What’s happening in the vegan world?
Updated: Sep 18
A lot has happened in the vegan food world recently. KFC released a vegan food item (we talked about it here). But also, singer Miley Cyrus, one of the loudest celebrity voices for the veganism movement, announced that she went off the vegan diet.
Search trends over the past week reveal the great curiosity and consternation this caused. In the United States, ‘Miley Cyrus vegan’, ‘Miley Cyrus not vegan’, and ‘Miley Cyrus no longer vegan’ promptly shot up to the top of Google’s breakout search terms.
Bizarrely, ‘was Jesus vegan’ made it to the top too, but let’s not go into that.
On Twitter, the vegan community has been divided, with some parts supportive of Cyrus’ choice and some parts critical, pointing out that there were plenty of vegan options available for Omega-3 (what Cyrus claimed motivated the shift to pescetarianism).
The sheer amount of conversation surrounding what is essentially one person’s personal choice invites comment on the staunchness of the vegan community. Sure, Cyrus has been vocal in her support of Veganism and animal rights over the years, whether that entailed wearing vegan garments from Stella McCartney, getting a tattoo indicating her veganism, or talking about veganism on Instagram. Hence, shock at this sudden change would be fair.
But the criticism and policing that came with it indicates how choosing Veganism meant opting out of the meat-eating norm, an opt-out that comes with expectation of permanence in choice. Cyrus’ move back into non-Veganism was an opting back into a mainstream norm, and this backlash and shock suggests struggle in accepting a fellow community member’s choice for more flexibility.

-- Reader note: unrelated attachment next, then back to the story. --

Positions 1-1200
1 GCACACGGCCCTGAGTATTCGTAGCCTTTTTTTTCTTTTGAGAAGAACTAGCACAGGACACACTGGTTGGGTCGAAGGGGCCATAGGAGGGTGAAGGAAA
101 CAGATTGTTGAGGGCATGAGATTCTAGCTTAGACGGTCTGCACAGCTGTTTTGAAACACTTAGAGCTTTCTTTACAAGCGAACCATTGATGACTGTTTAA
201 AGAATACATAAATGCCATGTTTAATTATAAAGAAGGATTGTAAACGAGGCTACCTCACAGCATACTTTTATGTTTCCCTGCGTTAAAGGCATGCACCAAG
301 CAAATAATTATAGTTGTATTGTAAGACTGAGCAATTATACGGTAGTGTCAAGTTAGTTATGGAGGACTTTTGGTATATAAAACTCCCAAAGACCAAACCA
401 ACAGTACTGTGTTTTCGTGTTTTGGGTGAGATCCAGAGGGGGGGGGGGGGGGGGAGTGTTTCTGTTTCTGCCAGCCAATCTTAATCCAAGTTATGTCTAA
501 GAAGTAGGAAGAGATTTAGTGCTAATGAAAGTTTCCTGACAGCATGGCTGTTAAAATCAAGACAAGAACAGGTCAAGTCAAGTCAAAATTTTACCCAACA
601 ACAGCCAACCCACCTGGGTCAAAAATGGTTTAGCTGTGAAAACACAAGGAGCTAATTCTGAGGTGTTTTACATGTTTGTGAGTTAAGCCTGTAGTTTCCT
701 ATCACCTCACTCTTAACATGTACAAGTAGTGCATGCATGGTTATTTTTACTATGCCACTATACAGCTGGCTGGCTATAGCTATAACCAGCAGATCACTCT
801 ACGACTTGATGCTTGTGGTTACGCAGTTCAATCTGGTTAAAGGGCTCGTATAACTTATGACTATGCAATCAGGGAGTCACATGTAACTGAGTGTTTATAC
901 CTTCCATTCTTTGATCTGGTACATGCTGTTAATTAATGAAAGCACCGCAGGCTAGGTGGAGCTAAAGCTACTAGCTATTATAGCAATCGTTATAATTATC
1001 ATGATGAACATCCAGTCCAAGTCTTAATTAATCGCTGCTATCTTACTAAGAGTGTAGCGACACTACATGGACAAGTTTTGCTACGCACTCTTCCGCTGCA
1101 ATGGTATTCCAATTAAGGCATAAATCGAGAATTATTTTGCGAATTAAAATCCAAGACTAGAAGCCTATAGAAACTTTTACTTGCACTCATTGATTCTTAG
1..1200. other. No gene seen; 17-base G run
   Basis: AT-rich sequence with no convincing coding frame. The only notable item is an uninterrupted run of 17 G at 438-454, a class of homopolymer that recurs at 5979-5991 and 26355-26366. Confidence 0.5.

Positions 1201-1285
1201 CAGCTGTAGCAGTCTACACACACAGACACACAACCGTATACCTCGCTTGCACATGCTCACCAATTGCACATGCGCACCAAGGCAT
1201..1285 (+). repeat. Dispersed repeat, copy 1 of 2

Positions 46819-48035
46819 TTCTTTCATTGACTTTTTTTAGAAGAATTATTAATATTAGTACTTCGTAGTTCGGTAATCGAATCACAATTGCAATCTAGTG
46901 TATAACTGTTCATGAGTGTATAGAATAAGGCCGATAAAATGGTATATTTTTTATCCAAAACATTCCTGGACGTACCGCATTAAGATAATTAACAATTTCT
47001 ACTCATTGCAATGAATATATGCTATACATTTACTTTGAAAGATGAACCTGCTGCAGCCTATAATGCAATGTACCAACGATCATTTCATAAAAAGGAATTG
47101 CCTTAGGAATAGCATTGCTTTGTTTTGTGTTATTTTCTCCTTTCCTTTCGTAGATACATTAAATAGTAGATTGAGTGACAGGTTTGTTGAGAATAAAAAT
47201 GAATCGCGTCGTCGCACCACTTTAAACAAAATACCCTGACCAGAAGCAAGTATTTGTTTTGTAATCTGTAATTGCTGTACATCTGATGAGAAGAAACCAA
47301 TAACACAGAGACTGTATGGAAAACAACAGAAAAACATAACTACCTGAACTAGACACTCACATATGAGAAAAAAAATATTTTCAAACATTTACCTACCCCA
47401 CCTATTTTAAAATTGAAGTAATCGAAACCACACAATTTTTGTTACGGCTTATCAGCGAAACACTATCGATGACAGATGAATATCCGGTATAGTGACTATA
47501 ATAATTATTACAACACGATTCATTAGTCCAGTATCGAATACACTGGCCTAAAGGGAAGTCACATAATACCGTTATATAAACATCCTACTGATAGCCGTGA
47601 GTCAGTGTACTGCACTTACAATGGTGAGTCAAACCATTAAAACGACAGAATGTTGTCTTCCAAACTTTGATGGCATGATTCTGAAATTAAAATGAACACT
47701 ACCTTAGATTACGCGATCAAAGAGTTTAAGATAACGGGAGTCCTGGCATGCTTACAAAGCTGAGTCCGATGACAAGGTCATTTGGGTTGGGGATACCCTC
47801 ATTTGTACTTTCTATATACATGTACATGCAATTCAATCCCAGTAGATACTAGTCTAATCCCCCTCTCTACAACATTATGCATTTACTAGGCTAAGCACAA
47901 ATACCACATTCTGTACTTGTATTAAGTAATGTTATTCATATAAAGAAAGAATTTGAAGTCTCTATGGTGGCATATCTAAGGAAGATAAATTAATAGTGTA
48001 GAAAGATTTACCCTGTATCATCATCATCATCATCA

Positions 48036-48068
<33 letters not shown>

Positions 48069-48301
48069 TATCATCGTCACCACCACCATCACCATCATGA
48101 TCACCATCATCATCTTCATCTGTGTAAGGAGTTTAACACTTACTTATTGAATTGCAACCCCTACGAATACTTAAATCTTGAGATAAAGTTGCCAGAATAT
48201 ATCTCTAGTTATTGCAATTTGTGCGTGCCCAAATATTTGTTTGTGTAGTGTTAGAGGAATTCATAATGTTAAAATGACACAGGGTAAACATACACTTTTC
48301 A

This also suggests the absoluteness of a Vegan identity - despite greater conversation about flexitarianism and intuitive eating recently, it seems Veganism remains very much a all-in or all-out identity, and being 90% plant-based would not qualify one for claiming a vegan badge of identity.
From a branding standpoint, it would be interesting to see how this absoluteness of vegan identity might inform brand communications within the plant-based FMCG brand world.
Scoping out the 2020 Vegan Beauty Market
In the world of beauty, Vegan Makeup is in vogue. Selena Gomez has most recently released her Rare Beauty line, a cruelty-free, vegan make-up range, joining the list of celebrities who have released vegan makeup lines (Lady Gaga and Kesha recently released vegan ranges too).
Delving deeper into the vegan makeup world, what do we know about consumer interest in this sector?
Studying over 1 million searches across 500+ search terms, we classified them into several broad categories in order to understand the different types of searches for vegan beauty.
We see that for the US, the three most common types of searches related to vegan beauty products were Product Specific (36.7% of total searches related to vegan beauty), followed by Generic searches (30.2%), and searches for Cruelty Free vegan products (19.6%).
In the vegan beauty world, we see a few key customer personas: